On 13 June 1920 Greater Wiesdorf, that is Wiesdorf including the so-called works settlement Leverkusen on Kaiser Wilhelm Allee, Bürrig and Manfort put on a large-scale sports ground campaign day. The gymnastics clubs of the three communities used this rally to point out the lack of opportunities to play sport through chants and placards. It was not just about sports grounds as there was also a lack of gymnasiums and a public bath on the Rhine (there was one in the works). A march supported by all the gymnastics clubs saw all the participants meet up for a large rally on the market square including a lot of children dressed completely in white. Afterwards there was a sports event on the Ground on the Dhünn. Several thousand spectators ringed the pitch.
A group sets off from Hardenbergstraße in Küppersteg to the market square in Wiesdorf.
As a result of this event, an old brick works pit opposite the Wiesdorfer Hof - today's vehicle centre of the CHEMPARK between Willy Brandt Ring and the big furniture store on Ludwig Erhard Square - is turned into a sports ground by the paint factories, called the DT Ground, and the planned demolition of the Wiesdorfer Hof and the adjoining Germaniasaal (today the corner of TitanStraße and Friedrich Ebert Straße) is postponed indefinitely. That indefinite period stretches until after the Second World War. The Germaniasaal is now used a lot by all departments as a sports hall. The football team, still wearing the black and white kit of TuS 04, play in the lower climes of the ninth division in Cologne.
DT Ground in 1929. The white building in the background is the Wiesdorfer Hof with the Germaniasaal.
In 1923 there is a Germany-wide 'clean breach' between gymnastics and 'sport'. The gymnasts want to return to the father of gymnastics Jahn, that is gymnastics not only included the high and parallel bars but also fencing, swimming and ball games such as fistball but not games on grass from abroad. The footballers take a different point of view and above all want competitive sport with other teams. That leads to separation individual sections in many clubs in Germany. At TuS 04 the football section separates from the whole club and forms its own club: the 'Football club 04 Leverkusen', in short FV 04 Leverkusen with club colours of red and black.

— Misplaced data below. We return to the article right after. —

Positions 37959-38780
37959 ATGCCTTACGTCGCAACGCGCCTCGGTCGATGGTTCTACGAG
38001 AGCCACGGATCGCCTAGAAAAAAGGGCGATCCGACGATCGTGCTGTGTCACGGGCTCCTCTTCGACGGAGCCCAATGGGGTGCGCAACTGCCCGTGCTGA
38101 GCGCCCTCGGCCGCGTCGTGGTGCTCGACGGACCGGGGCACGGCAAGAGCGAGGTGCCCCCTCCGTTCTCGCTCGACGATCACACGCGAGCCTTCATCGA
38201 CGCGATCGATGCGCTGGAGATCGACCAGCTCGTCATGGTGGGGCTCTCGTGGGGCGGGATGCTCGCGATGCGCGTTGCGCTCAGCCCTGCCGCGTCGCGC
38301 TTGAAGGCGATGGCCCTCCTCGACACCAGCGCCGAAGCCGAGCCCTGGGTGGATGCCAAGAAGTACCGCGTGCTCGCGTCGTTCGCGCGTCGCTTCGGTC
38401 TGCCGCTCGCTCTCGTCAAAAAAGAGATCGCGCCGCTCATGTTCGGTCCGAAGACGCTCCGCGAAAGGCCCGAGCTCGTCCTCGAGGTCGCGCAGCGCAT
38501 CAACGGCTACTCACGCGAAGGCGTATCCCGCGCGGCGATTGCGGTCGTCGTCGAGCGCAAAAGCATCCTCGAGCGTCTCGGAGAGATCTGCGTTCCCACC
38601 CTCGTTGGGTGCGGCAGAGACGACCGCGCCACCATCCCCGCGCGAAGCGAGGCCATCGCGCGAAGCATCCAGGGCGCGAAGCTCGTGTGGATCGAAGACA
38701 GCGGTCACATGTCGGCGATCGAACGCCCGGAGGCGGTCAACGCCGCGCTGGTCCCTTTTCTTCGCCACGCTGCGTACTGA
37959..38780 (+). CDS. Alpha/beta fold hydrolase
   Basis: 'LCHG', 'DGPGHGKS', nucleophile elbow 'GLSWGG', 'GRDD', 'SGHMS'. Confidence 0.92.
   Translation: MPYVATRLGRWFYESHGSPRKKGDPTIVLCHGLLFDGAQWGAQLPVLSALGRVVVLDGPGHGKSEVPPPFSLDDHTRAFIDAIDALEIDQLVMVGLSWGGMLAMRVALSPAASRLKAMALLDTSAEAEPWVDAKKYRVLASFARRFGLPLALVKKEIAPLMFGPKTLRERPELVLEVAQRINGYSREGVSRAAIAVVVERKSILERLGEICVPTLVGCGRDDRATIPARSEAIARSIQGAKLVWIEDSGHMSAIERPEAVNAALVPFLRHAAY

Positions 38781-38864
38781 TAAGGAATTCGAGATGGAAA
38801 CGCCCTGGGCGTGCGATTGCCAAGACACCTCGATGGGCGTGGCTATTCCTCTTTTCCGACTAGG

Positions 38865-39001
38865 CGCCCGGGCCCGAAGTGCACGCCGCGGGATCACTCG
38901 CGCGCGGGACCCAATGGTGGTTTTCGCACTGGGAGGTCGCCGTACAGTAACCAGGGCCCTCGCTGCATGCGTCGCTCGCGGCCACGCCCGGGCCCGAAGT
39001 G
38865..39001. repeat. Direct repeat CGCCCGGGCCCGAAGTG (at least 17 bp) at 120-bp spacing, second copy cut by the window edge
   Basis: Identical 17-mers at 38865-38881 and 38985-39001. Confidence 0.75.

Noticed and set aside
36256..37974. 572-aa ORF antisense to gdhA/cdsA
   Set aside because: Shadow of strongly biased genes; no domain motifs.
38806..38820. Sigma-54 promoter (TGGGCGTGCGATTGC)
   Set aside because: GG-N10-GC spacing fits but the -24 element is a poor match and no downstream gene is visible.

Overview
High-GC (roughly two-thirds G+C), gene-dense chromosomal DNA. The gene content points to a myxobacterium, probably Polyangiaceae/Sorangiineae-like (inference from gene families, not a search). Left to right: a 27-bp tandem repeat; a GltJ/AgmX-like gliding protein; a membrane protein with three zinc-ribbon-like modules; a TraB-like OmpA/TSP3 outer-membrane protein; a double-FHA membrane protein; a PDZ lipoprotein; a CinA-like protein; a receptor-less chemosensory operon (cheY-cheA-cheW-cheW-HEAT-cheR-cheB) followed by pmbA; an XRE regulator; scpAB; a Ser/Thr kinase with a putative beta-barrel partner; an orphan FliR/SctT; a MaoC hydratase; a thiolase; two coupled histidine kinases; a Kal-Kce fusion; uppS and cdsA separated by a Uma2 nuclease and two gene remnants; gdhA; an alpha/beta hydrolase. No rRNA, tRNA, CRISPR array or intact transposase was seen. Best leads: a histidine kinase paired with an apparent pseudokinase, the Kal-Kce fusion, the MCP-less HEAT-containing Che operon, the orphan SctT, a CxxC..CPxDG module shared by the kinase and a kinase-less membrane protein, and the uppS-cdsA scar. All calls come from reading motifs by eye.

The first outstanding personality amongst the footballers emerged during this decade: Richard Bartsch. Captain for many years, successful goalscorer and playmaker qualities were a mix of pace, shooting ability and outstanding ball control. He was also physically superior to his opponents and was considered to be a 'football giant'.
The Dhünn Ground was unfortunately often subject to flooding so that the footballers had to find new venues again and again. The thick clumps of grass that surrounded the foot marks in the centre of the clay and ash pitch often shot up so that the footballers not only had to get round their opponents but also the often more arduous clumps of grass.
The preferred alternative venue is a sports ground on the former brick works north of Manforter Straße, the former home of BV Wiesdorf, a stone's throw from the DT Ground of TuS 04. Today that is the site of the German Pension Insurance building. From 1927 there is another alternative venue. The Manforter Stadium west of Kalkstraße is officially opened on 12 June 1927 and it is occasionally used for training sessions and matches for the football team up until after the war.
The football team of FV 04 Leverkusen included players in their ranks who liked to throw the ball but unfortunately there are not enough players available for competitive matches. Outdoor handball becomes more and more popular from 1927. And the boxers of Boxsport Wiesdorf include men who indulge in the handball game as a counterbalance on the BV Wiesdorf pitch in the evening – also in insufficient numbers. That leads to the sportsman coming together and through the love of the game combining to form FV 04 Leverkusen/Boxsport Wiesdorf for friendly fixtures. Both the footballers and the boxers at put in a lot of work in their clubs before the merger comes about. 1928 sees the founding of the ' Sportvereinigung Wiesdorf-Leverkusen 04' with football, boxing, outdoor handball, athletics and fistball sections. The second big club in addition to TuS is formed. The club colours remain red and black.
At the same time as the merger, a young playmaker and centre forward steps into the limelight: Peter 'Fitti' Schmitz, a splendid technician and a battler to boot. Whenever he takes a breather you can hear the voice of Papa Schmitz loud and clear throughout the ground as he encourages his offspring to carry on. He is at the heart of the Bayer game 19 years.
The General Anzeiger writes on 28 January 1929: "In front of a large crowd, the home club were able to show off their new kit: orange shirts, blue shorts and orange socks." That was the colour combination worn by Sp. Vg. Wiesdorf-Leverkusen for the next two and half years - with change colours of blue shirts, orange shorts and socks. The club finally makes the jump into the third highest league in Germany, the first district league. But that only happens in the 1930s.